Dear Race Manners:
My boyfriend (white) and I (not white) were walking down the street in New Orleans, and I caught him chuckling at the sight of an African-American teen struggling to keep his baggy pants up while carrying a couple of shopping bags. We got into a pretty heated discussion about whether or not this was "objectively" funny and therefore fair game for jokes. He says that I'm overreacting. A couple of days before that incident, I didn't say anything when he commented on a dude's "funny hat" (again, an African-American man wearing a floppy knit hat).
Seems to me that he finds things that are different to be funny. I'm not into jokes at other people's expense at the best of times, but especially not from a white man about another race. Thoughts? —Not Seeing the Humor
The first thing to remember is that there's not a consensus, even among people of the same race, about who gets to make the jokes when it comes to particular groups, what type of humor is OK and who, if anyone, should laugh.
Just think of the recent debate over whether Stephen Colbert's use of Asian stereotypes to mock Redskins owner Dan Snyder's creation of the Washington Redskins Original Americans Foundation served to brilliantly satirize or shamefully promote racism. Or last year's widespread backlash against Russell Simmons' endorsement of the "Harriet Tubman Sex Tape" skit. Or the divide over whether "ghetto" names are hilarious and WorldStarHipHop antics are entertaining.
So there's no guarantee at all that, even if you and your boyfriend were the same color, you'd feel the same way about humor that touches on race or hinges on stereotypes.
But the complication here is that you two can't even agree about whether the things he finds funny have anything to do with racial or cultural differences in the first place.
My opinion is that they don't. I understand that all the criticism we hear about sagging pants is lazy and wildly misguided, especially when it's focused on black boys who choose this style while ignoring their white counterparts. I can see how the very topic could trigger a concern that you were about to hear a half-baked and bigoted sociological theory. But that didn't happen. And honestly, if physical humor is your thing, the image of someone sacrificing the ability to walk normally in order to wear his or her preferred style could create a funny image.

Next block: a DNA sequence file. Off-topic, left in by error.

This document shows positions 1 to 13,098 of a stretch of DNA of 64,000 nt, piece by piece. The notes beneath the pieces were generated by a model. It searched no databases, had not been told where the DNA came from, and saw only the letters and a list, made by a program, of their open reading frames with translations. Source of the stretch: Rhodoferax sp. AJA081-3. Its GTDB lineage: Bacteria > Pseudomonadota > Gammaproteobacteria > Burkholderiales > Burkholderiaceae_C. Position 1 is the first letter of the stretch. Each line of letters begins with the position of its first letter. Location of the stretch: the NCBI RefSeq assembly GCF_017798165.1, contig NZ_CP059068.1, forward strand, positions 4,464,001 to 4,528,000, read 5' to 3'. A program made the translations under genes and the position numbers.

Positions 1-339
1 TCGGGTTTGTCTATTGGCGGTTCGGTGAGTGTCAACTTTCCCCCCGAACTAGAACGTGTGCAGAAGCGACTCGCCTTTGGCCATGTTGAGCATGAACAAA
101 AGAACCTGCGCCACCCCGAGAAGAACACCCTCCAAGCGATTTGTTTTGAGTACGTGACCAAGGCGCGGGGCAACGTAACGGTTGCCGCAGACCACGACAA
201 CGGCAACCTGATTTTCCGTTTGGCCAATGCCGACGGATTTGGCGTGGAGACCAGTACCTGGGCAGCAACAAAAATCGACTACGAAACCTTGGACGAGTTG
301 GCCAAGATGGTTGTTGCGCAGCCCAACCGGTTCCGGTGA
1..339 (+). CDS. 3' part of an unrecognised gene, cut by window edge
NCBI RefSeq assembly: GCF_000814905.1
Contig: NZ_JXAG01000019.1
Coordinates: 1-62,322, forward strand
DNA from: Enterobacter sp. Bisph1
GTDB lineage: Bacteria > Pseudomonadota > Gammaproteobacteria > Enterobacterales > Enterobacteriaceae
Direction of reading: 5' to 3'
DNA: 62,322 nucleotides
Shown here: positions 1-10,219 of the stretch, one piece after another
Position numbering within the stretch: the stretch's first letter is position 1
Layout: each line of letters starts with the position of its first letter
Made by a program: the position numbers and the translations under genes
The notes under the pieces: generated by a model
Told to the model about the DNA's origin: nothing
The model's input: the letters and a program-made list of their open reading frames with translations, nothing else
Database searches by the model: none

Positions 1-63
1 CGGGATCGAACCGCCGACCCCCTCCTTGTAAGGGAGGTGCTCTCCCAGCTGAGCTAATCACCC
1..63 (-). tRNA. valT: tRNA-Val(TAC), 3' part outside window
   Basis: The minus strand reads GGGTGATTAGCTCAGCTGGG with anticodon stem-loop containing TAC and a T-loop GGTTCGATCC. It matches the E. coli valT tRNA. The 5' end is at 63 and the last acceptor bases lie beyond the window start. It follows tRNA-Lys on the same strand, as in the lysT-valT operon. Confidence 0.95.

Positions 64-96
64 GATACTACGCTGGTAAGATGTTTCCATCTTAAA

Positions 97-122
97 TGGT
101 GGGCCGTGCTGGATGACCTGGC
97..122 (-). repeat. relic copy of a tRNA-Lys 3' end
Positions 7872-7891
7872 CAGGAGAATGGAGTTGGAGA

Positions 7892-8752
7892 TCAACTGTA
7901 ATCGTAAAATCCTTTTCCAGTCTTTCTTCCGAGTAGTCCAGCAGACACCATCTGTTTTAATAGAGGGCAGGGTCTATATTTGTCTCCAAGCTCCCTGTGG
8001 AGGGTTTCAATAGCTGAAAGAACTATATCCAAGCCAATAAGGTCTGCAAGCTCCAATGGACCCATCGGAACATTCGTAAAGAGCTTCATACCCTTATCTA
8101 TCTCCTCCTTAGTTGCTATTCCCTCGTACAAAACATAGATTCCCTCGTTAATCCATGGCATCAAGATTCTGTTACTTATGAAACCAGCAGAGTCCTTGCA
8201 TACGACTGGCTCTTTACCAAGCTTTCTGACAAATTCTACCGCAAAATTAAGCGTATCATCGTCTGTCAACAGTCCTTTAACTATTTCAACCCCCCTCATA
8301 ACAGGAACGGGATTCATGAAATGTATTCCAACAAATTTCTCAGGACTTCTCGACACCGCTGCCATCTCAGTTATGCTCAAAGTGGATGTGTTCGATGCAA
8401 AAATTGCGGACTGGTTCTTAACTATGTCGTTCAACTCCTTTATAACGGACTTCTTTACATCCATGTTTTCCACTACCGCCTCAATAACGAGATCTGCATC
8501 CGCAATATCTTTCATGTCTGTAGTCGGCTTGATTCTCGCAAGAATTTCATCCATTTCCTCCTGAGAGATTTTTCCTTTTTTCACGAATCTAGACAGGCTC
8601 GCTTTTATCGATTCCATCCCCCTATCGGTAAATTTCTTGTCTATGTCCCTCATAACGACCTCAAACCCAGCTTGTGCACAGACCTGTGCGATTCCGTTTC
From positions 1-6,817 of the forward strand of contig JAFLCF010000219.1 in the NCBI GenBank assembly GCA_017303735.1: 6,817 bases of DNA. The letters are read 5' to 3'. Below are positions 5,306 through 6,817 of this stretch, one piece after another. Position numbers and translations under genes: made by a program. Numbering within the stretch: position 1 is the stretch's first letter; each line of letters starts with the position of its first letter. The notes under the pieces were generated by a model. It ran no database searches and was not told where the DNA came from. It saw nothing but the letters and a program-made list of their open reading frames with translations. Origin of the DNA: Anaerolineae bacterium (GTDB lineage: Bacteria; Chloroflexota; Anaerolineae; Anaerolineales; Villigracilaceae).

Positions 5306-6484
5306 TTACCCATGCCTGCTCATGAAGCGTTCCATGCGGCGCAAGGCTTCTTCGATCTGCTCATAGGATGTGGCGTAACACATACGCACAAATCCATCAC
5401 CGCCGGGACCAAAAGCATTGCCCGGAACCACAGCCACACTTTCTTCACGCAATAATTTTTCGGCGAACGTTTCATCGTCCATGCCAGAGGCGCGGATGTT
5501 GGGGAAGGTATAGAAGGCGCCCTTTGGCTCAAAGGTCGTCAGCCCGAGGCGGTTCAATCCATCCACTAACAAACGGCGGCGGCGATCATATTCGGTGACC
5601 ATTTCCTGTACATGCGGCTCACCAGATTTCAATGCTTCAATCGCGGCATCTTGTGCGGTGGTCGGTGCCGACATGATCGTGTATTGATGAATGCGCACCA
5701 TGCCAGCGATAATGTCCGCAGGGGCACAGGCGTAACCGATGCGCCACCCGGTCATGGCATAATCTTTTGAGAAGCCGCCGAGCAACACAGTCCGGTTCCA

Floppy hats seem like even more of a stretch to connect with race. I don't even know where to go with that, unless there's an association that I'm missing.
So I don't think you should be bothered by his laughter at these people. But I do think you should be bothered by the fact that you're bothered, if that makes sense.
Your being irked by your boyfriend's response suggests not just that you're wired differently for jokes but also that you're extra sensitive to any evidence of how he sees himself in relation to people he deems "different."
An assessment of a person's open- or closed-mindedness, curiosity or dismissiveness, and compassion or lack thereof is something you'd be smart to do with anyone you were dating. And this is a reminder that people in interracial relationships aren't, contrary to popular belief, always extra sophisticated when it comes to racial awareness and understanding of different perspectives. Or at least, this sophistication doesn't happen without work.
I get the feeling that you two haven't talked about how your backgrounds might color the way you see the world, how you relate to other people and what your sensitivities are. I'd be willing to bet that your concerns over his humor come from the fact that you have a lot to learn about each other.
Are these incidents just reminders that what's "different" to him isn't different to you? Do you think he's narrow-minded? Is it that you're uncomfortable with his seeing whiteness as the default when it isn't for you? Do you have a nagging worry that he doesn't respect the cultures of people who don't look like him?
Or is it that he hasn't done anything to suggest any of this, but you're terrified that he will?
You're scrutinizing him as if he's a stranger, not someone you know, like and see eye to eye with. Which really isn't fair to him. Wouldn't it be preferable to be in a relationship in which you could relax and joke about things without reading into every giggle, feeling confident that, when it comes down to it, you share the same values?
Finding out whether you're compatible in that way will take a few (or more) serious conversations. Until then, I think you have to let him laugh.
The Root’s senior staff writer, Jenée Desmond-Harris, covers the intersection of race with news, politics and culture. She wants to talk about the complicated ways in which ethnicity, color and identity arise in your personal life—and provide perspective on the ethics and etiquette surrounding race in a changing America. Follow her on Twitter.
Need race-related advice? Send your questions to email@example.com.
Previously in Race Manners: “White Woman in a ‘Chocolate City’ Shirt: Is It Wrong?”